You wouldn’t think that the act of moving money from point A to point B would be so controversial, but since there is money to be made and winners and losers to be declared, politics is playing a role in the deployment of real-time payments in the U.S. The American Banker ran an article today with details regarding the most recent declarations from The Clearing House that has community banks and credit unions up in arms. A link to that article is here.
There has always been a concern from smaller financial institutions (FIs) that The Clearing House (TCH), owned and managed by the very largest banks in the U.S. is not the right organization to run and operate the country’s only real-time clearing and settlement system. It makes community banks and credit unions uncomfortable that they are relying on a payments network that benefits their biggest competitors. It puts them in a scenario they have seen before when the largest banks developed the global card networks decades ago when the smaller financial institutions felt forced to join or face a fatal competitive disadvantage. These concerns were the very reason that the Federal Reserve last October announced that they were considering becoming a real-time payments operator themselves and introducing an alternative to TCH in the real-time payments market.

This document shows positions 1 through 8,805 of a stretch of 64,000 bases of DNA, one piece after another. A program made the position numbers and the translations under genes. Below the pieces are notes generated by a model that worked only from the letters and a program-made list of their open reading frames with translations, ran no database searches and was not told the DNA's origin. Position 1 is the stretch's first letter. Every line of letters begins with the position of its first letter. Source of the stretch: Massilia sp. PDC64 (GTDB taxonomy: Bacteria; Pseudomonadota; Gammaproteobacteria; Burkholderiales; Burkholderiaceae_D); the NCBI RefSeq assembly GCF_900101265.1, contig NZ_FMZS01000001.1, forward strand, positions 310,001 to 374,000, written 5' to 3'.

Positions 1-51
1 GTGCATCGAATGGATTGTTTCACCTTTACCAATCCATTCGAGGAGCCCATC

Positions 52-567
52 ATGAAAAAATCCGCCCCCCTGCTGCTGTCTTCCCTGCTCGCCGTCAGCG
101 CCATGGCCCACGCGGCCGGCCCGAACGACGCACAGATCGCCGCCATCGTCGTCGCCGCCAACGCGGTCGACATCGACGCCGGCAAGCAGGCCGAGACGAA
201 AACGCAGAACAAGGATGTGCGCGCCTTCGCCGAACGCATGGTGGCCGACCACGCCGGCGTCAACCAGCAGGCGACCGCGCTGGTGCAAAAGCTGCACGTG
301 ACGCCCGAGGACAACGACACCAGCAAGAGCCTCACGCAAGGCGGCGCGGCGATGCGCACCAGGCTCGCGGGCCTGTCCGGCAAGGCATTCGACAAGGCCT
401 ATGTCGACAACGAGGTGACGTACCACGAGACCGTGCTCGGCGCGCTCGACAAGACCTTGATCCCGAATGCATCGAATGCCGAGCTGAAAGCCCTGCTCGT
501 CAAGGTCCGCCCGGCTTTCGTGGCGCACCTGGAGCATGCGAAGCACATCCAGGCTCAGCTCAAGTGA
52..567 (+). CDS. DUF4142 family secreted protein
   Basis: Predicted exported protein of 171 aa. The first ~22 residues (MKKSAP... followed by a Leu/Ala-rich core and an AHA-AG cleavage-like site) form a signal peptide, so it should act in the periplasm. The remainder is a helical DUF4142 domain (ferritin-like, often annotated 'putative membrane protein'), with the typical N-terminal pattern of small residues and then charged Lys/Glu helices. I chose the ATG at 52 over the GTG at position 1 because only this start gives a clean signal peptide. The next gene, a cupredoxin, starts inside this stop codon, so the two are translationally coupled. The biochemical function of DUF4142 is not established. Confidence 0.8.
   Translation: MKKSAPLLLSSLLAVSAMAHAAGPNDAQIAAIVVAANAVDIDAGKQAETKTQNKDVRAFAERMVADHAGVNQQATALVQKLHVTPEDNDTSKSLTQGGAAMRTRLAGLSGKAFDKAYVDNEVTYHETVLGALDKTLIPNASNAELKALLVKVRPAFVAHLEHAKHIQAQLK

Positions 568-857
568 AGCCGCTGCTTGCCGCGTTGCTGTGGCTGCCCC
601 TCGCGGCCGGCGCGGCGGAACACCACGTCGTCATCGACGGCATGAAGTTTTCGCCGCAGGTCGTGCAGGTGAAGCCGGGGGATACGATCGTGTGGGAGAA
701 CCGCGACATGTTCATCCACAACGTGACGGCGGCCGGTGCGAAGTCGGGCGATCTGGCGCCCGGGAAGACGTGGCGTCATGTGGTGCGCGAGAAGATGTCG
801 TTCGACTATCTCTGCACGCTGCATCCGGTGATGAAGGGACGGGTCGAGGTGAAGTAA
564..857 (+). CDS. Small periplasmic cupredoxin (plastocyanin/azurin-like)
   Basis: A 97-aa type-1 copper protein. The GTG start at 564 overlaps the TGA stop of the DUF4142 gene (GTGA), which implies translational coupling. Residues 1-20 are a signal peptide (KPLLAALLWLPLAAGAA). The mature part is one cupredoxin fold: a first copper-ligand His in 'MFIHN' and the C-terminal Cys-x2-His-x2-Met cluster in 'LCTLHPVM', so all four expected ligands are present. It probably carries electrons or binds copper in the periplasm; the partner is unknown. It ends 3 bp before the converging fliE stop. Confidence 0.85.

TCH has taken measures to assure smaller FIs that they have no monopolist plans. They have stated that their RTP® platform is open to all FIs and the flat rate per transaction fee for a real time payment will be the same for all FIs, regardless of an institutions volume. TCH’s 7 principles around fair play were re-articulated in a public declaration last month. But there was one bullet point that is creating the controversy:
These principles apply so long as the RTP network is the only provider of faster real-time clearing and interbank settlement.
The American Banker article states that TCH does not intend for this to be a threat directed at the Federal Reserve as it contemplates its role in real time payments. I believe that. This caveat could be used if any organization decided to get into the real time game such as another network or a competitor representing smaller FIs.
Supporters will say that TCH is free in an open market to do what is needed to protect its business model.
Detractors will say, “I told you so” and contend that The Clearing House has monopolist intentions.
As these controversies continue to play out, the deployment of a reliable, ubiquitous real time payment network get pushed further and further into the future. This will give faster payments (but not real time) solutions like network push payments and same day ACH more time to gather early-to-market wins.
Overview by Sarah Grotta, Director, Debit and Alternative Products Advisory Service at Mercator Advisory Group